Dairy cows feeling cheesed off by animal lockdown - QUB researchers

New research led by Queen’s University Belfast has found that “livestock lockdown” may damage emotional wellbeing in dairy cows.

Friday, 19th March 2021, 10:03 am
Updated Friday, 19th March 2021, 10:17 am

The research has been published in the Nature journal Scientific Reports.

In humans, negative moods are linked to pessimistic judgments about ambiguous stimuli, e.g., depression and anxiety sufferers tend to expect fewer positive outcomes in life.

By contrast, happy emotions and moods are linked to more optimistic judgments.

The QUB study looked at the attitudes of cows that live outdoors and indoors.

This study is the first of its kind to investigate whether dairy cows also have this judgment bias, and whether optimistic judgments can be used as an indicator of psychological wellbeing.

Dr Gareth Arnott, senior lecturer in Animal Behaviour and Welfare at Queen’s University and principal investigator on the research, explained: “Animal welfare scientists and dairy consumers have long been concerned that depriving dairy cattle of pasture access harms their welfare.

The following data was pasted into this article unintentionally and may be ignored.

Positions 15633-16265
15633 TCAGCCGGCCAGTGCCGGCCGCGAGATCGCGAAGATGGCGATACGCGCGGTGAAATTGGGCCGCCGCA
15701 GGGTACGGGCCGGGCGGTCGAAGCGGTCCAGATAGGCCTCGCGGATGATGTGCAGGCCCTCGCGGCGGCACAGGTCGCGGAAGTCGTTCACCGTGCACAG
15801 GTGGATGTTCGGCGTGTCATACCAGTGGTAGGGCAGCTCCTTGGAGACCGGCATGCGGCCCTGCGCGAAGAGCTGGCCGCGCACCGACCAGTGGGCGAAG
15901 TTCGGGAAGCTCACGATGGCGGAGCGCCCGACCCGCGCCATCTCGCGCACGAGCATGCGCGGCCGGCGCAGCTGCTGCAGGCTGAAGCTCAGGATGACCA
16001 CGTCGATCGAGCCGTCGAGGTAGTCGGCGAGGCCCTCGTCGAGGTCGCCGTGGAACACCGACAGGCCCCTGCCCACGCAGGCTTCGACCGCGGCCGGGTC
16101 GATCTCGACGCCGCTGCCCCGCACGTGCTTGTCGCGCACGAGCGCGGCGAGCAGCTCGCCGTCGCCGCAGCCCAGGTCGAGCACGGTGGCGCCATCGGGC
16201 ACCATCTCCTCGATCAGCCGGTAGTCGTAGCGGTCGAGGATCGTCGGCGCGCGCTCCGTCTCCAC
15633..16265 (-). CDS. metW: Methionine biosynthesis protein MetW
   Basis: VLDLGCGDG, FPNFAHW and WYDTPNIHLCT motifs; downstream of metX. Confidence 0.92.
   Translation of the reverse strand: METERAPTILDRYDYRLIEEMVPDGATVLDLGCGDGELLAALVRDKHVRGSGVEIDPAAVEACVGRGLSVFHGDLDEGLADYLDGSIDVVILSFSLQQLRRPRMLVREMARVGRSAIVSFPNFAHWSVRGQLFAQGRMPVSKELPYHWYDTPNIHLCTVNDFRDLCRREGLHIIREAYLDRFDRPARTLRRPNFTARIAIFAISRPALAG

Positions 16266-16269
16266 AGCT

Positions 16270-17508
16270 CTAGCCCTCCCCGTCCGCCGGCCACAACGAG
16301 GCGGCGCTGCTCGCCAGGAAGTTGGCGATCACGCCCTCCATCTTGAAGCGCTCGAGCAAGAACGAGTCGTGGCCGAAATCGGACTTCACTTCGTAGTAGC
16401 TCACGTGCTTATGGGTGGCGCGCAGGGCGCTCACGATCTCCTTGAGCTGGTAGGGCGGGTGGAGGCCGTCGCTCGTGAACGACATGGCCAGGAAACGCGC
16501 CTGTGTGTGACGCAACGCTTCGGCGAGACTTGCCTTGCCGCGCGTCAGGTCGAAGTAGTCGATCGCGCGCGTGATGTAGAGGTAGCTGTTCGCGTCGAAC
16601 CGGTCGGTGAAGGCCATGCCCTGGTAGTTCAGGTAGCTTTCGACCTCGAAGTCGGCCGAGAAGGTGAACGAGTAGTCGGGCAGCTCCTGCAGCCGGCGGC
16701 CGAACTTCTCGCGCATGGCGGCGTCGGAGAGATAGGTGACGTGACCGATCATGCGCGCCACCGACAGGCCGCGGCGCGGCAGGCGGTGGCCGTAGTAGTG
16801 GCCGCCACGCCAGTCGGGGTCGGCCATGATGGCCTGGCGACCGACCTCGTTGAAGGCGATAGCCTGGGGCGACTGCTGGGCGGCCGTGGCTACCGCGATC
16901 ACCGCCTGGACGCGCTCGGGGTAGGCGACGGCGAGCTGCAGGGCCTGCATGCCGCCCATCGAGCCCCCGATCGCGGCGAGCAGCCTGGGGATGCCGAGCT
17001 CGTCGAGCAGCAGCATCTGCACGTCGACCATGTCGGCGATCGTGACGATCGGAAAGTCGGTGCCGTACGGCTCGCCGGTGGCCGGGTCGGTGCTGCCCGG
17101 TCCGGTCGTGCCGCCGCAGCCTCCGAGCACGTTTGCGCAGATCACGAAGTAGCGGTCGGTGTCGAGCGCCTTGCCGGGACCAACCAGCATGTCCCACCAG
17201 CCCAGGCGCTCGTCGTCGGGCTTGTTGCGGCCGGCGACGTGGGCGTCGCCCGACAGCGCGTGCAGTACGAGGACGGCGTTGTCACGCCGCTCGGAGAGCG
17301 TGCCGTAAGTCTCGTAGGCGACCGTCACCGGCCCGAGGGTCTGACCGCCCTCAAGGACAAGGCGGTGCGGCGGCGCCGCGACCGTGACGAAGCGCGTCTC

“Pasture access can promote natural behaviour, improve cows’ health, and cows given the choice spend most of their time outside.

“However, the effects of pasture access on dairy cows’ psychological wellbeing have been poorly understood.”

To conduct their study the researchers gave 29 Holstein-Friesian dairy cows 18 days of overnight pasture access (which previous studies suggest improves wellbeing) and 18 days of full-time indoor housing (which previous studies suggest harms welfare).

Each cow was then trained to approach a food rewarded bucket location, but not approach another, unrewarded bucket location. After learning this task, to test judgment bias, the researchers presented cows with buckets in between the trained locations. The researchers found cows kept indoors full-time were faster to approach the known rewarded bucket location.

However, the research said it had found Britain and Ireland have mostly resisted the trend towards housing dairy cows indoors full-time.

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